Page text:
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Clark cautious on China deal

The Press, Christchurch

Clark cautious on China deal

26 March 2008

China is holding off giving final approval for a free-trade pact with New Zealand.

Prime Minister Helen Clark sounded a note of warning on the deal yesterday, less than two weeks before New Zealand’s biggest trade delegation leaves for Beijing.

The free-trade agreement (FTA) would be China’s first with a developed nation and comes amid mounting international criticism of its human rights record in Tibet, which has forced Clark to walk a diplomatic tightrope.

"There are still matters to be settled," she said.

"I don’t have any reason to think it won’t all come together but at this point I’m not ready to confirm it.

"Because of the very significant interest in New Zealand in the possibility of an FTA being concluded, we have had to advise people to make contingency arrangements."

Clark would not go into detail about what Beijing’s areas of concern were but she said it was not linked to Tibet.

Asked if there was a chance she would not go to Beijing, Clark said: "All the bookings are made.

"If there is an FTA to be concluded and signed, I would expect to be there.

"We are still talking some issues through. My hope is they can be clarified in the not too distant future."

Officials have said the FTA was scheduled to be signed on April 7, with the trade delegation departing on April 5.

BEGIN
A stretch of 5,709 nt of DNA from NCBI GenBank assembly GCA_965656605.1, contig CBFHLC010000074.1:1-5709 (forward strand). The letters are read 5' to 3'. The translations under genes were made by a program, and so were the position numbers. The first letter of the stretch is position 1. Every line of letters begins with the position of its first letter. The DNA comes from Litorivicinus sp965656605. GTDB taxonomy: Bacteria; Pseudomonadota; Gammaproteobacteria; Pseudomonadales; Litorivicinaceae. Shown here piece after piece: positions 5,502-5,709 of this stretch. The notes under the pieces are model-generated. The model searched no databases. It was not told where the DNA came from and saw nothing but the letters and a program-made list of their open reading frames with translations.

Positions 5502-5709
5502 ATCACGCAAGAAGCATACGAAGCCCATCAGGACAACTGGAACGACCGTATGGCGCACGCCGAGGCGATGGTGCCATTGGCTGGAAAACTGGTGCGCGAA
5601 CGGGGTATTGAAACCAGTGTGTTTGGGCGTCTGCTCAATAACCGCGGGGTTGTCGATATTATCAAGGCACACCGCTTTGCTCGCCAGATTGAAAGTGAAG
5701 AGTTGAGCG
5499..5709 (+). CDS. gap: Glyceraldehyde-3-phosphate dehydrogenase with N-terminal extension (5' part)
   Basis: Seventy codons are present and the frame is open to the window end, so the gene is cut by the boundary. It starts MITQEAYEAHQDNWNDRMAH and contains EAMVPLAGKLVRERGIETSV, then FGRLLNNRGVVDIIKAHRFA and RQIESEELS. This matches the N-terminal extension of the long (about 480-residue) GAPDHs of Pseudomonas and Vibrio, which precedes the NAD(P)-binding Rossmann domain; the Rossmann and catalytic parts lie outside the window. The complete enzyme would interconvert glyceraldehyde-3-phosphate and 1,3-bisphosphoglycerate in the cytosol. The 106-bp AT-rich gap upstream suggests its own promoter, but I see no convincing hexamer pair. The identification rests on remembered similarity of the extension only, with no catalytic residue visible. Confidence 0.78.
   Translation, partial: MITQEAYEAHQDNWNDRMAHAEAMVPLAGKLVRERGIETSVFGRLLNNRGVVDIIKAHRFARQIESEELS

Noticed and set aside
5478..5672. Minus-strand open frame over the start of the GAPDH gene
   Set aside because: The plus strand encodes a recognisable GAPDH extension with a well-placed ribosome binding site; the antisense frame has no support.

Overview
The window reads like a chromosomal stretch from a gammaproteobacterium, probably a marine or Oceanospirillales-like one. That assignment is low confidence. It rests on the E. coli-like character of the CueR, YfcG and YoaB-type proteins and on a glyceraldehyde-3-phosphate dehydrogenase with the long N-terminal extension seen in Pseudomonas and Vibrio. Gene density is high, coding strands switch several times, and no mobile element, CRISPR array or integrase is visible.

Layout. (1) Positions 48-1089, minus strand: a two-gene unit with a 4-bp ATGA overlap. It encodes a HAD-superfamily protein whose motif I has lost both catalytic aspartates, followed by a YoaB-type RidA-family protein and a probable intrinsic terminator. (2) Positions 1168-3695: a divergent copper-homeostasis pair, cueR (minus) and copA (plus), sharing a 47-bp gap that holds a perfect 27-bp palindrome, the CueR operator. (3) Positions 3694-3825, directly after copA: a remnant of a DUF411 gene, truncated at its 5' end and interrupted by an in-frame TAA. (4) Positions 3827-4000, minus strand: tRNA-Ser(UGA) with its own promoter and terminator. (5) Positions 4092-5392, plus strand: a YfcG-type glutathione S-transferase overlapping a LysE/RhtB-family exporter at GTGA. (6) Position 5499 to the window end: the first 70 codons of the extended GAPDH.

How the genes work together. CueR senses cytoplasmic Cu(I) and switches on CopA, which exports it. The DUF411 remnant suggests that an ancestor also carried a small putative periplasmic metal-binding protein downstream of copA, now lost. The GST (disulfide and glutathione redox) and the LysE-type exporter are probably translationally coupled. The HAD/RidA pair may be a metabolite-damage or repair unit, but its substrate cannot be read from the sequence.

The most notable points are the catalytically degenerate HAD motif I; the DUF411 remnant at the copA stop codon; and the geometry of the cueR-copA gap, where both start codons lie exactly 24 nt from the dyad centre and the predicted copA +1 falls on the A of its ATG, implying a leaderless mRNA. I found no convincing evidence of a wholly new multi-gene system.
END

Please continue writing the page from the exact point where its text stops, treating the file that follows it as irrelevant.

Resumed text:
Clark said it had been planned that a range of documents would be signed in Beijing in addition to the FTA, covering parallel issues such as labour and the environment.

"My understanding is there is substantial agreement on those," she said.

Although Clark did not refer to it directly, it is also understood there will be a statement on human rights.

"We know what our procedure is here. If a deal is concluded and everything is agreed on, then it can be signed. Multiple documents to be signed - you have labour, you have environment, you have an FTA," she said.

Asked if the Government had any fresh concerns about the Chinese response to unrest in Tibet, Clark said she had nothing to add since a statement made last week.

Parliament last week supported a Government statement of concern about the situation in Tibet that called on Chinese authorities to react "carefully and proportionately" to the recent protests.

Clark said yesterday that the FTA, removing tariff and non-tariff barriers to bilateral trade, would be China’s first with a fully developed country.

"It’s a first for them. It is certainly not a first for us. We go back 25 years with CER (closer economic relations with Australia). We have very clear templates, but it is a question of getting everything lined up so we are ready to roll," she said.

Trade and Enterprise has been responsible for rallying a big delegation of Kiwi business leaders to be in Beijing — about 150 people in all, including representatives of at least 73 companies.